Blogger Rev. Gerald Britt pays hommage to Medgar Evers, Mississippi's first NAACP leader who was murdered in the driveway of his home:
This year is the 80th anniversary of the birth of Medgar Evers, one of our country's most significant Civil Rights freedom fighters.
Recognition of Evers often gets lost between that given Martin Luther King, Jr. and Malcom X, yet for 10 years, ending with his assassination in 1963, Medgar Evers was a prominent figure in the struggle for equal rights, serving as field secretary for the NAACP (National Association for the Advancement of Colored Peoples) in Jackson, Mississippi.Rev. Britt is the Vice President of Public Policy & Community Program Development of Central Dallas Ministries. He is also the author of a monthly column for The Dallas Morning News.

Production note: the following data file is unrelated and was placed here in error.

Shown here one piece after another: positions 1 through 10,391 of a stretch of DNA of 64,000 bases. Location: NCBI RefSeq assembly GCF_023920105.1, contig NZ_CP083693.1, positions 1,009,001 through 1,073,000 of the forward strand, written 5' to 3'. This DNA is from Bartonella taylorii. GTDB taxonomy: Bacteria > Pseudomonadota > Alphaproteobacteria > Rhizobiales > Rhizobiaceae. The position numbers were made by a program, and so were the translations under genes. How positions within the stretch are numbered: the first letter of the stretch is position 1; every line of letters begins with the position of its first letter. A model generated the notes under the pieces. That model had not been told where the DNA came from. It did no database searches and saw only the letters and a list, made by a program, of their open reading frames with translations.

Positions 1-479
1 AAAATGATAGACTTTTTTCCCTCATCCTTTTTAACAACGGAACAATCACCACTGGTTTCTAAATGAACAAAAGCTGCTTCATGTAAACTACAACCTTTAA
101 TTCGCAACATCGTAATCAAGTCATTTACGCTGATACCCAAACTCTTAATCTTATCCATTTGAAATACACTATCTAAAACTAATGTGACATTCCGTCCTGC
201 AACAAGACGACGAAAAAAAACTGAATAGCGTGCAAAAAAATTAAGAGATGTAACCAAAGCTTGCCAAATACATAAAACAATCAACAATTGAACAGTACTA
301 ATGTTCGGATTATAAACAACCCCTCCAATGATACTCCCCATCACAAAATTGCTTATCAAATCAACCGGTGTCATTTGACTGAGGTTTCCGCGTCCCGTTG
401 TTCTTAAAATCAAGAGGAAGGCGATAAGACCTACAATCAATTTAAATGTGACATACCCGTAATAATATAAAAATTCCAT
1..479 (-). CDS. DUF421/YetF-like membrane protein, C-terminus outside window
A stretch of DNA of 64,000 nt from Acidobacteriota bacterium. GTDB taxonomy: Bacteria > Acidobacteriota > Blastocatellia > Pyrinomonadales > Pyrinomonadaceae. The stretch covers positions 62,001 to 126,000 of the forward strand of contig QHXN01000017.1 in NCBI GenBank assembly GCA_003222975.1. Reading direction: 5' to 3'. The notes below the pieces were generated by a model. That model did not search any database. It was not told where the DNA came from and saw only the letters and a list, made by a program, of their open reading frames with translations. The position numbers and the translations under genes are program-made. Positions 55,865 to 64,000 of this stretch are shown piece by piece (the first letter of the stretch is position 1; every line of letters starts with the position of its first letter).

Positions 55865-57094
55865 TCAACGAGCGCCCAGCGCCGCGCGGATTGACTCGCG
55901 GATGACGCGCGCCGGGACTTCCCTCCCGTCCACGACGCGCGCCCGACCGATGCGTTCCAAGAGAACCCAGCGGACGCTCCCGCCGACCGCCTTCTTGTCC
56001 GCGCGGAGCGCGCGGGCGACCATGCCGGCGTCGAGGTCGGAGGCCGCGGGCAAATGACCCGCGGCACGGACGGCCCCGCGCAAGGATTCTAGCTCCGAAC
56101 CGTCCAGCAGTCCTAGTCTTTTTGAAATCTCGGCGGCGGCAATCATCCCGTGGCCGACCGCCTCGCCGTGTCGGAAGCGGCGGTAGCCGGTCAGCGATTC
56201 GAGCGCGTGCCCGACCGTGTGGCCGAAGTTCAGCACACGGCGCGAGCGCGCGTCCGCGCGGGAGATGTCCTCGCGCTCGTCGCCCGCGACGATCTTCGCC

At his site, Britt shows two important film clips..."The excerpt from the documentary 'Eyes on the Prize', gives the context of the movement - the institutionalization of the culture of injustice, the intimidation of those who sought to register to vote (briefly shown is an example of the 'literacy test' given to actually disqualify voters. The same type of test recommended by Tom Tancredo at the recent TEA Party Convention). It also shows how the legal system gave cover to those who committed such heinous crimes, such as the assassination of Evers."
The second clip is of Myrlie Evers-Williams at the Martin Luther King dinner.
Of course the Mississippi Sovereignty Commission digital database was filled with files on Evers. Here are just a few to get your started:
Info on Evers's auto
Integration Agitator/Medgar Evers
Report on NAAACP efforts in Laurel
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